As part of a growing trend, the Eleventh Circuit recently held that an alleged risk of future identity theft does not establish standing where the plaintiff does not allege any information has actually been misused. Tsao v. Captiva MVP Rest. Partners, LLC, No. 18-14959, 2021 U.S. App. LEXIS 3055 (11th Cir. Feb. 4, 2021). The decision is a blow to the data breach plaintiffs’ bar, which routinely attempts to rely on third-party reports and other generic allegations concerning a risk of future harm to attempt to establish Article III standing.
The case arose after hackers allegedly gained access to PDQ’s point of sale system in May of 2017. Cardholder names, credit card numbers, card expiration dates, and CVVs may have been accessed as a result of the alleged breach. The plaintiff, whose information may have been accessed by the hackers, filed a class action against PDQ alleging claims of breach of implied contract, negligence, unjust enrichment, and violation of the Florida Unfair and Deceptive Trade Practices Act. The District Court dismissed the complaint for lack of standing.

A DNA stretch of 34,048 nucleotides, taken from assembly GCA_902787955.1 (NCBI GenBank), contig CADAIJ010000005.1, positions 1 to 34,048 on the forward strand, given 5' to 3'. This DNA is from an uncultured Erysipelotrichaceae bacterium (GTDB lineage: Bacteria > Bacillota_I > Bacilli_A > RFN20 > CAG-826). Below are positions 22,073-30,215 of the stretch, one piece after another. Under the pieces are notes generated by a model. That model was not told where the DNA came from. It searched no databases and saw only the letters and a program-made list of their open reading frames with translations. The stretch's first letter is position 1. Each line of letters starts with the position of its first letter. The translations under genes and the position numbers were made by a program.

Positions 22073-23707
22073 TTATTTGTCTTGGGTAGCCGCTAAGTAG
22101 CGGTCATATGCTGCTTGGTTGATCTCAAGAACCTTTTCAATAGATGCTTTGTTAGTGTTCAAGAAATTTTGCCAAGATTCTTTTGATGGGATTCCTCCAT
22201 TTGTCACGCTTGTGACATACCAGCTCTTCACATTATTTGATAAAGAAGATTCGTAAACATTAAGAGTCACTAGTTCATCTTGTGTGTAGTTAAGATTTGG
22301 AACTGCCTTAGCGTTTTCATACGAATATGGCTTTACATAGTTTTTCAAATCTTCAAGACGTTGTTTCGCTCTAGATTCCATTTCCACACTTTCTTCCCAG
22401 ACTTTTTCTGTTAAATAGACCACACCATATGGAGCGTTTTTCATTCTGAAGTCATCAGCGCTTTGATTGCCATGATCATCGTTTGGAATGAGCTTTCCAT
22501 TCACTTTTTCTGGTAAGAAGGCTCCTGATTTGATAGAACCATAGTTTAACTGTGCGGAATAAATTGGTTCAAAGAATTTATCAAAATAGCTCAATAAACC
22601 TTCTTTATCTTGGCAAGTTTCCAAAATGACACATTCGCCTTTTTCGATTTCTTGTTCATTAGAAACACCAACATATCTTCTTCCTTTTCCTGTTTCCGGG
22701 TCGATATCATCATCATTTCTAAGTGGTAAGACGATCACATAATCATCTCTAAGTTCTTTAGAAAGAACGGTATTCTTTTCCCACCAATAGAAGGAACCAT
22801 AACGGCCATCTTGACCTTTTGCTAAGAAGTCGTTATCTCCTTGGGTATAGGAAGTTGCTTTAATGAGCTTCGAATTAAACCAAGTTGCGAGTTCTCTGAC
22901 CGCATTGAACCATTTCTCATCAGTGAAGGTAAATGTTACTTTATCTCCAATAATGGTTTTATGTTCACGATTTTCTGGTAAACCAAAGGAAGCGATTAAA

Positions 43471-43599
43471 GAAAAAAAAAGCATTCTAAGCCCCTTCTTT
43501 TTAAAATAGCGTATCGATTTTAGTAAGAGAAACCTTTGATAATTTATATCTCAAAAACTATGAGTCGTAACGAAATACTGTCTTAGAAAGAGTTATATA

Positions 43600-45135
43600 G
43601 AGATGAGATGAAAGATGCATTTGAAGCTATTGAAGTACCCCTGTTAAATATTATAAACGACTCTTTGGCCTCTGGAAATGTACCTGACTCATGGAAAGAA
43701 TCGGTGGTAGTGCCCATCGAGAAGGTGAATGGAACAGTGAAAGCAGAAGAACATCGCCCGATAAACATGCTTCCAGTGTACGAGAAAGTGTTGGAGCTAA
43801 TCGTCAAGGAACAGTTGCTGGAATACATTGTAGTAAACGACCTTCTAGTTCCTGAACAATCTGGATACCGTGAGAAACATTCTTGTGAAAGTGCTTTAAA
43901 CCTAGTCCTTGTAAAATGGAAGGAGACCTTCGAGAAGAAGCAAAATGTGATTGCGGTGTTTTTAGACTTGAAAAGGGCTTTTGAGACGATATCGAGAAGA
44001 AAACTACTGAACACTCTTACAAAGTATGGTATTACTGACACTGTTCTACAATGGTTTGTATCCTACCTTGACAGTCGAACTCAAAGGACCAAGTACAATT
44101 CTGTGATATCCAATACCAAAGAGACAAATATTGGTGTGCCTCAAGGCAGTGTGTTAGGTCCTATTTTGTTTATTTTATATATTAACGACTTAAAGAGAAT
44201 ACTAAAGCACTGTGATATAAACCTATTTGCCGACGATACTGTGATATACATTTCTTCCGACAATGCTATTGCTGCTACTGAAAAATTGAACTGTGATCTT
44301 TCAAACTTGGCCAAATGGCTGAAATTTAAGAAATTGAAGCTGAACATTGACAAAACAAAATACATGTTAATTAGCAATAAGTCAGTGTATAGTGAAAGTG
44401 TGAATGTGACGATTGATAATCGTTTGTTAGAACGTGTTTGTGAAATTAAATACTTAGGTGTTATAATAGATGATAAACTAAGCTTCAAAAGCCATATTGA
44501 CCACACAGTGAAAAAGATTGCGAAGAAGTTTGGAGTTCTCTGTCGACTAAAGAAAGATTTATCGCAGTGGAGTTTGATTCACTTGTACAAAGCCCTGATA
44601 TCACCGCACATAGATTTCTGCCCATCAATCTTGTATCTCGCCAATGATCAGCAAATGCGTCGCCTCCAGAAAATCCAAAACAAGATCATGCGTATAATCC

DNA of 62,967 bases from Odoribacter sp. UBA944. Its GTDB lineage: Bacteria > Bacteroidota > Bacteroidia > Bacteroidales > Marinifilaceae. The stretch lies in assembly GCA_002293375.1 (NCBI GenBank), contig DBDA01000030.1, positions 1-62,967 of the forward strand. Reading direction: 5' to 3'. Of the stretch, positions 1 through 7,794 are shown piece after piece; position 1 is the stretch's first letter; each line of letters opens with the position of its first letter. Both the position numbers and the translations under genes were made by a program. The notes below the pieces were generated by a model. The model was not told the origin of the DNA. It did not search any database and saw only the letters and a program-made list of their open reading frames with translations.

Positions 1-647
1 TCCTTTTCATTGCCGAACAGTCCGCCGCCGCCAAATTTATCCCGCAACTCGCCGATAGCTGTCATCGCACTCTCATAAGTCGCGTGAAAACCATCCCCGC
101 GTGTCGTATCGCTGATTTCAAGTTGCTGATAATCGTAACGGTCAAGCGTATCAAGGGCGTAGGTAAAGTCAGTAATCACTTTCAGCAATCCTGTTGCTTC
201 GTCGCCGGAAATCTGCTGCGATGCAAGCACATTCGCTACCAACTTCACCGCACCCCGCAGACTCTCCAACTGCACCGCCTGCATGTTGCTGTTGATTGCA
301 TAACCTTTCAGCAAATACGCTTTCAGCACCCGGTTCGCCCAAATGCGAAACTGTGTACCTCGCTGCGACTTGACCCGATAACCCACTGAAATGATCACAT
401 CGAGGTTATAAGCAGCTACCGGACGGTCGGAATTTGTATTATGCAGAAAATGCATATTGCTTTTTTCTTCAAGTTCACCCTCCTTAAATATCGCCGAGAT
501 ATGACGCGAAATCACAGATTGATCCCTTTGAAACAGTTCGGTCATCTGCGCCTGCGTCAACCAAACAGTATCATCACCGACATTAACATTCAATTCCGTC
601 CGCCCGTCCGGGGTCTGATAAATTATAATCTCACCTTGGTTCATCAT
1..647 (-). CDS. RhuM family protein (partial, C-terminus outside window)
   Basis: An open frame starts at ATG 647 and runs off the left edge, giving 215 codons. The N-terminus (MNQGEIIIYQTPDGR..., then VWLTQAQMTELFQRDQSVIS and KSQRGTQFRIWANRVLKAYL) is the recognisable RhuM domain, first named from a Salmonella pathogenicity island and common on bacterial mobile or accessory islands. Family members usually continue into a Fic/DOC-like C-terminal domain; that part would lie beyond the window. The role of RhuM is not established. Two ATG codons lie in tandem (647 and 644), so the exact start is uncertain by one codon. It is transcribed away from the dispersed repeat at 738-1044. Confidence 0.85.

On appeal, the Eleventh Circuit affirmed. It rejected the plaintiff’s reliance on third-party reports—a common allegation in data breach complaints—concerning the risk of identity theft, finding that those reports cut against the plaintiff because they established that the risk of identity theft is very low. Likewise, the Court also found any purported risk to the plaintiff to be low. The Eleventh Circuit seized on the fact that the plaintiff had immediately cancelled his credit cards, which extinguished any risk of fraudulent charges. Also, the absence of specific evidence that any putative class member’s information had been misused cut against finding a substantial risk of future identity theft. Based on the factors above, as well as the plaintiff’s reliance on “vague, conclusory allegations,” the Eleventh Circuit held “some risk … still exists, but that risk is not substantial and is, at best, speculative.” Id. at *25, 26.